A legend of the mystical properties of water elicits the more direct collision of worlds this week. A magical lake called Something-Lame with the power to bring back something you’ve lost serves as the answer to reviving Princess Abigail’s true love, Frederick. The guardian of the lake is predictably a siren, the obvious metaphor for temptation. The seductress takes the form of Snow White, and at first he is entrapped by her kiss. But when she says she loves him he senses the inauthenticity and wriggles away from her seaweed grasp and stabs her. Abigail then pours the lake water over statue Frederick and he’s restored to lively Frederick again. I could care less about Freddy though. He served as an adequate motivation/plot device for Charming to confront his hopelessness towards reuniting with Snow, but he came off as kind of a wuss, despite slaying the beast. He entered into a knowingly risky situation figuring that he had nothing else to live for, so he would fight for someone else’s true love since he can’t secure his own? Kind of a suicidal mess, no? Ultimately, he realized that true love is not something you give up on, but initially his misplaced sense of sacrifice came off as less than valiantly. Otherwise, the fairyback felt inconsequential, taking us back to where we left off with “7:15 A.M,” extending the scene only slightly to show him and Red Riding Hood galloping away from his “father’s” hot, arrow-firing pursuit. It actually confused me about the timeline of these fairybacks and made me wonder how long Snow has been with the dwarves to this point.

The water-induced recovery in Storybrooke was that of The Book. Yes, Henry’s book that contains all the tales of its inhabitants’ former lives. We as an audience are privy to the truth, which is that Mysterious Biker/Writer Dude, who finally gives up his name (August W. Booth, ew), had it at the end of “Fruit of the Poisonous Tree.” It was unclear, to me anyway, whether he was simply repairing the book or if he added new pages, but nonetheless he strategically places the book in a gutter underneath Emma’s car after making her drink some well water that, according to legend, comes from a magical lake. Does this mean that FTL lies underneath the town as was alluded to in “That Still Small Voice? (the 5th episode way back in November)” The writers sure seem to be suggesting it. I also thought when August started with his didactic monologue about ancient cultures worshipping water it was terribly misplaced, but Kitsis/Horowitz were part of many such preachings on “LOST” so that type of speech was bound to seep in at some time. But where “LOST” was tonally very spiritual, “Once Upon A Time” should stick to its lighter, mythic tone.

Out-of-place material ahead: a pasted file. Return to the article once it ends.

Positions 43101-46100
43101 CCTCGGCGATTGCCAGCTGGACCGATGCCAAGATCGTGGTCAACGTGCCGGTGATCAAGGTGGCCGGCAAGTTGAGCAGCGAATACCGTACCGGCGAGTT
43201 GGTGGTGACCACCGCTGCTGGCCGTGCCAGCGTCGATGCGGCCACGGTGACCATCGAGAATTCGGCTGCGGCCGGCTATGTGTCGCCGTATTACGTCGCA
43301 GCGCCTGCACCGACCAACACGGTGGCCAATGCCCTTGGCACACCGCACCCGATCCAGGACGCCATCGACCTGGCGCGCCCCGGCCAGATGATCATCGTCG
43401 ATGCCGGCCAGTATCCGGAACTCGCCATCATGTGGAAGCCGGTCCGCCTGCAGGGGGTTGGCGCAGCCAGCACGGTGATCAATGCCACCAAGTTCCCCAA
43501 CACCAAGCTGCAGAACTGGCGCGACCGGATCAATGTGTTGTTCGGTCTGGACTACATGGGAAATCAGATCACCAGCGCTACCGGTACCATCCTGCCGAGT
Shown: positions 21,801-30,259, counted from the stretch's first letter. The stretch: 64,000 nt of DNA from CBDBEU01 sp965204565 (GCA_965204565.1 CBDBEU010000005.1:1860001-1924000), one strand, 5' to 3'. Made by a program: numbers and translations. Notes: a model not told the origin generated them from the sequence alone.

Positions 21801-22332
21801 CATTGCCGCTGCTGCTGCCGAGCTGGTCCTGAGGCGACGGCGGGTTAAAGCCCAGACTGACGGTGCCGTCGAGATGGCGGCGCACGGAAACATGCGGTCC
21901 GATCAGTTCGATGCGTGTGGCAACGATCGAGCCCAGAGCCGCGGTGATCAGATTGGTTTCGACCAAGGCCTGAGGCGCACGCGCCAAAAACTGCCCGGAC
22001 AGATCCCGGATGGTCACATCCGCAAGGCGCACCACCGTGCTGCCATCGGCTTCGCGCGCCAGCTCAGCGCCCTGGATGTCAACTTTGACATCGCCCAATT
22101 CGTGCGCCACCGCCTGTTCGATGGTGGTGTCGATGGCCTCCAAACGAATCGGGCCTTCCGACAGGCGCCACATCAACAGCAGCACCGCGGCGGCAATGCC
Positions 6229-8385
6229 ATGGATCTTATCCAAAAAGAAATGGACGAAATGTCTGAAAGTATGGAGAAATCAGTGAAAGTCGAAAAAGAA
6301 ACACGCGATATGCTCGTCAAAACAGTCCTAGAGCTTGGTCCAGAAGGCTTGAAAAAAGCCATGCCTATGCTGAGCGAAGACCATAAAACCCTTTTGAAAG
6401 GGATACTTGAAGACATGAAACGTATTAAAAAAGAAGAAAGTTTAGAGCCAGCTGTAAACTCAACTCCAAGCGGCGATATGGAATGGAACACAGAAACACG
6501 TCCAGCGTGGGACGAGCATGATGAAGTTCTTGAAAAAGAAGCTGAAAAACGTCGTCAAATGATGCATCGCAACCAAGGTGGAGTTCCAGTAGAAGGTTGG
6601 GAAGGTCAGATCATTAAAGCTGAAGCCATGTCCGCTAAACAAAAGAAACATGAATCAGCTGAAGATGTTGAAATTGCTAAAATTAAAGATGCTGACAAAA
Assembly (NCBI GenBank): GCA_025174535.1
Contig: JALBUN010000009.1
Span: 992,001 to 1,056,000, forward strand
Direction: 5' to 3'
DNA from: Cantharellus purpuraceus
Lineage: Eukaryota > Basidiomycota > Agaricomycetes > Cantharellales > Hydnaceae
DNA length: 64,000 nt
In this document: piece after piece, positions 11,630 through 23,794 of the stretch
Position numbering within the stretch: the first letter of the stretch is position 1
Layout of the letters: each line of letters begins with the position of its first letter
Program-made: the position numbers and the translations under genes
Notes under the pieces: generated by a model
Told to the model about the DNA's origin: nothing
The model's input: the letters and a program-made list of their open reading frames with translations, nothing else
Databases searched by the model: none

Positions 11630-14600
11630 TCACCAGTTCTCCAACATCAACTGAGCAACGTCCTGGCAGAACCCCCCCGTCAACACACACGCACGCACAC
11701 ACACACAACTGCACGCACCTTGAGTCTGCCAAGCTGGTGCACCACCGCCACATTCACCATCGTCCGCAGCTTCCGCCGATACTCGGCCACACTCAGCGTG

Kathryn’s mature realization that she never loved David as deeply as Mary Margaret, and only pretended to, set in motion some shady events. First, Regina steals a letter Kathryn left for David giving her blessing of Mavid (think it will catch on? I’s okay I know it’s lame) and subsequently burns it. Then, when Kathryn leaves town to study law in Boston and find her real true love, her car is found by a passerby swerved into the woods, but with no body inside! The cut to Regina’s sinister stare implies she had something to do with it, but how? Too much slight of hand is taking place in those last moments for me to enjoy the ride (pun intended). The strings are visible and the manipulation, like the show itself in its lower points, is far from subtle. For me, the sweet and somber note of Emma lying beside Mary Margaret in bed as Mary cries over her rough decision to end it with David, was the preferable ending. Not only do I buy into the acting styles of Morrison and Goodwin more than Lana Parilla as Regina/Evil Queen, but their struggles gel more with the core of the episode’s thematic ambition. Ending on Regina’s Machiavellian mischief was just a calculated network cliffhanger, and I should have expected that by now.

As I’ve admitted ad nauseum, I’m a sucker for a good ole fashioned faith-in-true-love hour, so this episode reeled me in easily, but by messing with the formula gave me reason to stick around. The VFX were FAR better than in episodes past; between the siren sequence and the horseback chases I was moderately impressed. All the same, this fairyback didn’t captivate me like those with Rumpelstiltskin ruining people’s lives have (I’m a bitter, bitter man) and the butchering of the mood at the end soured me from being more forgiving. For further developing already likable characters into flawed and relatable characters, and providing a noteworthy tale of tough choices—when is love worth the fight and when is it just killing you—I can’t ignore the progress my relationship with this series is making. I won’t pretend it was the real thing, so a not-quite-true love deserves a B.

About The Author

Christopher Peck is a former Blast television editor

One Response

  1. anoynymous

    I have to tell you,
    I love your review. This is the first time reading it but it made me laugh so I’ll definitely keep it in mind for the future episodes of OUAP.